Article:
Lauren: To me, one thing about Romancelandia that always just makes, gives my eye twitch is this, this feeling that, that women need to be saved or that, you know, like, the, the double standards that heroines get versus, like, what a hero does. Like, she can never be in love with anybody else. She can never be sexually attracted to anybody else. She can, like, she has to wait to be saved, or she is, you know, all of those things, and even, if she doesn’t wait to be saved, then that’s always seen as a reflection on the hero. Like, why didn’t he do this? Why didn’t he do that? And so, for me, I’m kind of like, look! We’re the heroes of our own story, and, and I, I happen to think women are pretty amazing, and I have a daughter, and I think she’s amazing, and I want her to see on the page, you know, smart women who can handle their own business and who are fortunate enough to have partners who respect their agency and respect the fact that they’re strong enough to find their own solutions but who also want to be there to share the load? So, and, and it’s easy for me to write those mouthy heroines, ‘cause that’s, maybe, maybe, write, like, what you are or who you are?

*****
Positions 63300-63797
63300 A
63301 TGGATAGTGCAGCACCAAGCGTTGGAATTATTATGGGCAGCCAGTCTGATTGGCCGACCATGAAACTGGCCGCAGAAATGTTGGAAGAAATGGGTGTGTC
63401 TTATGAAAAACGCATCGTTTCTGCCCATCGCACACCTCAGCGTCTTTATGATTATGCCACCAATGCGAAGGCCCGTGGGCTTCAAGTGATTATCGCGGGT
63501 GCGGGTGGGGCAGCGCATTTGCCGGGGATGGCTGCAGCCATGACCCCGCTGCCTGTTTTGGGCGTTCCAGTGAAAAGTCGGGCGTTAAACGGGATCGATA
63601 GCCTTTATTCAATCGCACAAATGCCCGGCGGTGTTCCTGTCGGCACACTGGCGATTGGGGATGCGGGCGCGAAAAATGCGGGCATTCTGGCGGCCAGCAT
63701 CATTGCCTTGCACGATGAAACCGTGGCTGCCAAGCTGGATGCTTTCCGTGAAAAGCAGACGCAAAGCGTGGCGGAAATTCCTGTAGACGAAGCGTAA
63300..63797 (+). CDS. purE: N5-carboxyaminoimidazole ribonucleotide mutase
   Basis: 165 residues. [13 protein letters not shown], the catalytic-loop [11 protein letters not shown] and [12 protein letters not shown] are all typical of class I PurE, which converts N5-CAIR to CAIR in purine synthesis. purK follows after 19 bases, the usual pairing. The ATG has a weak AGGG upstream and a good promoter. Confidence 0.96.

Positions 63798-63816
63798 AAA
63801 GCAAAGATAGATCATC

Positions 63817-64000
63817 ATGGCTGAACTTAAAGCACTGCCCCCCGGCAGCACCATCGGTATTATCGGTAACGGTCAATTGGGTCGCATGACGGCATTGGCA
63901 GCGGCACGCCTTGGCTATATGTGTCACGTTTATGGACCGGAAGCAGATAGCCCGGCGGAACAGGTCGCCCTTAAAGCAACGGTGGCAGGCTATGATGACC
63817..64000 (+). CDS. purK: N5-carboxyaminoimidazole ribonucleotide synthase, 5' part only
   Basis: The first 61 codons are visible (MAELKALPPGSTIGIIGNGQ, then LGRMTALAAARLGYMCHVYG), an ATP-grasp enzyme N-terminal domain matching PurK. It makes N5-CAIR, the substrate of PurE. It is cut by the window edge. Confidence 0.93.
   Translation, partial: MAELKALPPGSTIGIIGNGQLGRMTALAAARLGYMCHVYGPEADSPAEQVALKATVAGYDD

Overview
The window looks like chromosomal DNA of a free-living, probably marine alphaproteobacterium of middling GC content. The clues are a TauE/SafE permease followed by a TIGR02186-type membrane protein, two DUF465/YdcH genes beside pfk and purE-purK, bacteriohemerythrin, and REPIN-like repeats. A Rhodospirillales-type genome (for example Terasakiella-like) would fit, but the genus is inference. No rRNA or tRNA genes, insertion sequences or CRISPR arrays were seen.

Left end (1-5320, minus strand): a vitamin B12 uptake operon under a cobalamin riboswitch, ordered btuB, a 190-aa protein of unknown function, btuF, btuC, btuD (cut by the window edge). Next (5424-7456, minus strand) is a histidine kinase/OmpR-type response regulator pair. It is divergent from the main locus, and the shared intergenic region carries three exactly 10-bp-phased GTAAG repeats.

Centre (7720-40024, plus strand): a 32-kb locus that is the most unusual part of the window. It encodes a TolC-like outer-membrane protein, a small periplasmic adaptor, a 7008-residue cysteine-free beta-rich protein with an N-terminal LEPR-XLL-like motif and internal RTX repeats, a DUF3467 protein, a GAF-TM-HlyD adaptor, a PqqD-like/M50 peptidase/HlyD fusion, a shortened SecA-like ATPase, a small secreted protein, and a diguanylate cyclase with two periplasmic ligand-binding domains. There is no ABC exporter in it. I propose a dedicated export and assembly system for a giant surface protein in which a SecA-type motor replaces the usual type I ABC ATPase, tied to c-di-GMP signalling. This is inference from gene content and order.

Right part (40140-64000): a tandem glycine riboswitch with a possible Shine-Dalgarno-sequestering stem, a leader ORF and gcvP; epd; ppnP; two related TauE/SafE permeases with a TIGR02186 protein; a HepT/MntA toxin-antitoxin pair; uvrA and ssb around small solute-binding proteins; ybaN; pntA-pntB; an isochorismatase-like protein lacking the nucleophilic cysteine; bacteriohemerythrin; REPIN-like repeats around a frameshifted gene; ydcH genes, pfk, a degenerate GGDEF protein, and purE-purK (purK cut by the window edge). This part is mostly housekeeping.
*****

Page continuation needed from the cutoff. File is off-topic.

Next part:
Lauren: It’s always harder for me to write the softer heroines who sort of have to have these things drawn out from them, just because I just kind of, like, I like people who can stand up, and despite whatever their, their baggage is or whatever’s weighing them down, I like writing a woman who can find her way out of, of a labyrinth, and, you know, I kind of think of it as, like, like, summer camp? Like, you know how you, you get challenged by something and you think you can never do that, and they make you climb a rock or do, you know, like, whatever it is you have to do at summer camp, and you do, and you go, oh, wow! I never thought I could do that! And there’s this sense of, it’s accomplishment, but there’s something deeper than that when you figure out that you could do something you, you never thought you could? And so when I’m writing a heroine, I, like, think of it in those terms. Like, I want her journey to be something like something happens to her and she realizes, you know what? I can do this. It’s hard, and it’s scary, and I’m going to mess up along the way, but I have the ability to be my own white knight, to be my own savior. And so I like, that’s just how I ended up writing them, and that’s what I like to do. And because, like I said, the double standard about heroines just makes me so – it drives me nuts.